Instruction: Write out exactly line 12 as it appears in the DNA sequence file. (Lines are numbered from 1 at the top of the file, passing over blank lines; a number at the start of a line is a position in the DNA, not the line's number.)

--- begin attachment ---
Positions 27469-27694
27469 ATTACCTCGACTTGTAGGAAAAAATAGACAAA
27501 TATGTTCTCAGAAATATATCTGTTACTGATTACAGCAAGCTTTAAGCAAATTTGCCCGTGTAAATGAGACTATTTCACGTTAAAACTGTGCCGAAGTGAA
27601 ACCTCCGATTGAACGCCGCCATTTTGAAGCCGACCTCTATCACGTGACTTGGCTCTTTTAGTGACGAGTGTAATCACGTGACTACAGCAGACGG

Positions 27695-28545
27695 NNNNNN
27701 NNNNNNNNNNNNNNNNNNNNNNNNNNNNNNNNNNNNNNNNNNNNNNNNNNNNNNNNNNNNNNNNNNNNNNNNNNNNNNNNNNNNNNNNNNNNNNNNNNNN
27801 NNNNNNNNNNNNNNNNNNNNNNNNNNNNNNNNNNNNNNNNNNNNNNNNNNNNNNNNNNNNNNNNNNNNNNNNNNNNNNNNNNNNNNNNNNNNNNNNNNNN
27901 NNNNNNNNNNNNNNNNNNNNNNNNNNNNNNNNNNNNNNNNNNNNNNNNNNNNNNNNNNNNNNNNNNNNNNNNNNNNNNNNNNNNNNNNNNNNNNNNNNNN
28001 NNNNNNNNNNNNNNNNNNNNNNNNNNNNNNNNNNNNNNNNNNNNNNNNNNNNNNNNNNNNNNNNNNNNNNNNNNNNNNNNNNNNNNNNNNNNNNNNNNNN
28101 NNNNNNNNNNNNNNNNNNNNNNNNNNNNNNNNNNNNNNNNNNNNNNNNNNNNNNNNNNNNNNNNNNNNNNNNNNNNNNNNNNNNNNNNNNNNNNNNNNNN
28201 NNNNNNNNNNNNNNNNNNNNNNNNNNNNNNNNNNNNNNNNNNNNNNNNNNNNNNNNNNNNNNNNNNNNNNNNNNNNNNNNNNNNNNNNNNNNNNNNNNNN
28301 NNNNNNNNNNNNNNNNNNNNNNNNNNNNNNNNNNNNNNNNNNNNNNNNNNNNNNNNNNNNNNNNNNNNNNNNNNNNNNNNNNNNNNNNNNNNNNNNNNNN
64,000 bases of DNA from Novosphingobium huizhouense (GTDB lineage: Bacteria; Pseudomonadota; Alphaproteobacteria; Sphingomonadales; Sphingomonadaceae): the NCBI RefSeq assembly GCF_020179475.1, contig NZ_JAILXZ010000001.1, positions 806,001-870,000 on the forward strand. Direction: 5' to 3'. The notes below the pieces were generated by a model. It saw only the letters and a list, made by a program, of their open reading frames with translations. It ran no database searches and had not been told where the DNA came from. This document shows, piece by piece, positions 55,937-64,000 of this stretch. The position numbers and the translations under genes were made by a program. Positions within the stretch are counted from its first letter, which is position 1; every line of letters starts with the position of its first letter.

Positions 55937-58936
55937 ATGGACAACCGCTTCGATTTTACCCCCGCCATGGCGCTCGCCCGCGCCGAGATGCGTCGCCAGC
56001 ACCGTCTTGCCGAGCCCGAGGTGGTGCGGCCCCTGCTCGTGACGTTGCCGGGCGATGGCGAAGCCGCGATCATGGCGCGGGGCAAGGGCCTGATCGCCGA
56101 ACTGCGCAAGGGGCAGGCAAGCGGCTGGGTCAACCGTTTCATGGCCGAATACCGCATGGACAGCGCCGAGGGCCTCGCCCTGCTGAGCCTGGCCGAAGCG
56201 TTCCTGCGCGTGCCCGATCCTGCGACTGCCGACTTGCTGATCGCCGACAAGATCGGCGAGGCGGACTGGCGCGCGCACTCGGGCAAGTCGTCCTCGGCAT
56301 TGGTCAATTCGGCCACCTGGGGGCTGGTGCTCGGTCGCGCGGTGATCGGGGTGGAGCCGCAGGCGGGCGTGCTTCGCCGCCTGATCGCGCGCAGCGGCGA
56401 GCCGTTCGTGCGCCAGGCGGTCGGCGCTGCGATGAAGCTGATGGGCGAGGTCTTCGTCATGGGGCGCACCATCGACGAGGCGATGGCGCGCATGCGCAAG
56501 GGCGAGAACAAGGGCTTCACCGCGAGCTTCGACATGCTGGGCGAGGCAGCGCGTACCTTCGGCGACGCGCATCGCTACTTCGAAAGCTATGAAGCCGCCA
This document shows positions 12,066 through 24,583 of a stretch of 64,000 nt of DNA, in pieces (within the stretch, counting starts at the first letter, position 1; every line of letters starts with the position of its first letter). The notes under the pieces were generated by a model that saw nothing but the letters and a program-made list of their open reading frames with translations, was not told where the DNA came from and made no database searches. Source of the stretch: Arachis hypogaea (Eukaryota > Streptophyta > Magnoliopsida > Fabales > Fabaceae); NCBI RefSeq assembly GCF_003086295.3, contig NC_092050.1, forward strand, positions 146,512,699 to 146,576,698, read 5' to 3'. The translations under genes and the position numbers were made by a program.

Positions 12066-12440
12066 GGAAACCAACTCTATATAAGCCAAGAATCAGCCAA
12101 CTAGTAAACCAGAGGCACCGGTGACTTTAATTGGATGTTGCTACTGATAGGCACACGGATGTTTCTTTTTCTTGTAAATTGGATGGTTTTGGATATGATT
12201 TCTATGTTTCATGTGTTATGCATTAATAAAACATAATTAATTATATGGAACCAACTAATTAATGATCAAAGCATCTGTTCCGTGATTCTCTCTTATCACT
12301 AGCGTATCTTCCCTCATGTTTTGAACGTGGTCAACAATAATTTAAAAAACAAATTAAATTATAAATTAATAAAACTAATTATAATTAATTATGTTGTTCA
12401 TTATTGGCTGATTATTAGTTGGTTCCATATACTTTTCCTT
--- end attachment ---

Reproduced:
28201 NNNNNNNNNNNNNNNNNNNNNNNNNNNNNNNNNNNNNNNNNNNNNNNNNNNNNNNNNNNNNNNNNNNNNNNNNNNNNNNNNNNNNNNNNNNNNNNNNNNN